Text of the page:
During the first few months of lockdown I discovered a wallet stuffed with twenty pound notes, folded into 100’s secreted under the bed. The tally came to a round number, dad is nothing if not organized, or I should say, he was, as his brain is a string vest now, just like the one he used to wear in the 80’s until we started calling him Rab C Nesbit. Now he has no chance of remembering his wee hidey holes even exist.   

When I was cleaning up a million thoughts went through my mind but the one that stuck like superglue is how in old age we start to live our life in reverse. I remember my dad talking about a “second childhood” when old folk get “past it “as he used to say. Not much was known about dementia in the sixties.  The things we needed as children are there at the end of our life. Incontinence pants instead of nappies, zimmer frames instead of walkers, lidded plastic sookie cups when arthritic riddled fingers are too feeble to hold a real cup without spilling the contents.  As babies we are the most helpless creatures in all the animal kingdom and depend on our mother until we are at least five, the longest period for any living creature. At the other end of the telescope of life we are once again dependent on somebody else, a carer, a son, a daughter, a nurse a doctor to ease the passage to the grave and do what is required while we are still clinging by the fingernails to life.

The kitchen where fatty brown greasy chops or Bisto soaked stew was once prepared is now an alien landscape like something out of Abandoned Engineering and might just as well be cordoned off with black and yellow police “do not cross” tape. An unused cooker; not required for ping food, a fridge with a safe like door to arthritic fingers hides the wonders that appear at mealtimes. Lancashire  Hotpot and Reduced Sugar Jam Roly Poly and Custard  washed down by decaffeinated tea and a bourbon biscuit. Living the dream or what?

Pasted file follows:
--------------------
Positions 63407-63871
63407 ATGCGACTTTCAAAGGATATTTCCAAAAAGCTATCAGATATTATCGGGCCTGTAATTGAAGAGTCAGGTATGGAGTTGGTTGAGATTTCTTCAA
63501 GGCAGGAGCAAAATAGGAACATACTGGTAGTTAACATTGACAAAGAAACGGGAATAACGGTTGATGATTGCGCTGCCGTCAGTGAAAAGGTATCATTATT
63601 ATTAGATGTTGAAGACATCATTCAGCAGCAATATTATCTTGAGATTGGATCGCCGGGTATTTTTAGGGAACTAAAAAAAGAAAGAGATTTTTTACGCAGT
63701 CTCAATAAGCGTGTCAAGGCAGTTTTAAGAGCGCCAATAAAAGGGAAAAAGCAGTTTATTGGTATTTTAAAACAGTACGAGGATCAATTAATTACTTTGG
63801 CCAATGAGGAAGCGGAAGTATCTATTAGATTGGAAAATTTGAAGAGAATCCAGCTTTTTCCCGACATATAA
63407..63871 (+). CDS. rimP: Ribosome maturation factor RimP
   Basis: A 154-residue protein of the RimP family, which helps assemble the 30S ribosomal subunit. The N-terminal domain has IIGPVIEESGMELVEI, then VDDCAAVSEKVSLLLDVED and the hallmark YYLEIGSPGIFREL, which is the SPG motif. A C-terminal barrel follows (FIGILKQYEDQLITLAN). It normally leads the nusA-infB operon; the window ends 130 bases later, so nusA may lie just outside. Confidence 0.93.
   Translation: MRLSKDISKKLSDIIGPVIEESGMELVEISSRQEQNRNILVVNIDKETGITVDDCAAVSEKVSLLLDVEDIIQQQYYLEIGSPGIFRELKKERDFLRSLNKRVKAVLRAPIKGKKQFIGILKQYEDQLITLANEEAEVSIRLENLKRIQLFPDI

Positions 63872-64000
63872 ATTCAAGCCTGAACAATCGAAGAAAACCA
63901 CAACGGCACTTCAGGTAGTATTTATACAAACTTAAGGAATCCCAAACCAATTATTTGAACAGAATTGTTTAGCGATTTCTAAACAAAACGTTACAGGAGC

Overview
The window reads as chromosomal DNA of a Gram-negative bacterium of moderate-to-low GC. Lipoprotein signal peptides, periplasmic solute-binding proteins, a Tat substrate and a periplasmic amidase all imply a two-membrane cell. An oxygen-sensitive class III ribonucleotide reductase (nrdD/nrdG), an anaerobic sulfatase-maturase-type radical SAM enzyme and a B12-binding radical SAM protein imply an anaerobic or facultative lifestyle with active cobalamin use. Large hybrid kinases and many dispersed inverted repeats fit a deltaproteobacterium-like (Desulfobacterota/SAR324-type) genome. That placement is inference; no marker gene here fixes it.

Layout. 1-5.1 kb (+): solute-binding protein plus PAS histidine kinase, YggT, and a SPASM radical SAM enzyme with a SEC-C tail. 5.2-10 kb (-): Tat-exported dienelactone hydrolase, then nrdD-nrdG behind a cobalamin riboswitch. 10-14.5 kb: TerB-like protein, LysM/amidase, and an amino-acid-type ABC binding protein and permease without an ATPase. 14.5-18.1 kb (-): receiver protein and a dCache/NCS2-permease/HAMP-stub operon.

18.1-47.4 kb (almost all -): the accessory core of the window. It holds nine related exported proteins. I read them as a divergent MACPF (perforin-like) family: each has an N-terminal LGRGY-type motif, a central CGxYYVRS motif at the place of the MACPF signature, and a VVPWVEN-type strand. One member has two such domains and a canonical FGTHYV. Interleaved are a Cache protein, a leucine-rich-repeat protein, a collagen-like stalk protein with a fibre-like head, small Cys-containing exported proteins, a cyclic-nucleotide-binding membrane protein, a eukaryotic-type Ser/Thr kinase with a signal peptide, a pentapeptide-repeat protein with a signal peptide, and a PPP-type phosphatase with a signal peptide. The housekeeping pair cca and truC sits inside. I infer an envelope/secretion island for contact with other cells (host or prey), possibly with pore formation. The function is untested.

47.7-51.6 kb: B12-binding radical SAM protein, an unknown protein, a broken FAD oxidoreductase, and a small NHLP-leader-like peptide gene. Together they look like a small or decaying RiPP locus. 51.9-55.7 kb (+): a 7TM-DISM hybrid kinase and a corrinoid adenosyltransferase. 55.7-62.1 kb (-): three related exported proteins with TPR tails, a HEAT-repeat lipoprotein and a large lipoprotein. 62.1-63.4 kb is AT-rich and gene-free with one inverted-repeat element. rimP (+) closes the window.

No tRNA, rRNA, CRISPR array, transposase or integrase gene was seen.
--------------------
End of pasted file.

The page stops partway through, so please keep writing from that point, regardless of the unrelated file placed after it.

Followed an hour later with another carer visit for “tuck”. Young men or women, sometimes complete random individuals help you undress and your wizened, sagging, purple footed, green toe-nailed feet and clapped-out   body is laid bare to a virtual stranger exposing parts your children have never seen since they were cradled in your arms.     

Dad is in the Western, sadly not for a bit part one of his favourite John Wayne movies, The Western General.  He will miss mum’s 89th birthday tomorrow, he should get a frequent flyer discount by now and they could name Ward 57, room 17 The George Reid Suite. The cruel view of the health club across the road conjuring images of young fit bodies enjoying their time at the other end of life’s telescope as he forces down the off white lukewarm indeterminate gruel that he selected from the tick box menu wondering how many ticks he has left in his pain wracked husk. 

20th January 2022.


Read more of George's blog here: 

Back to Your stories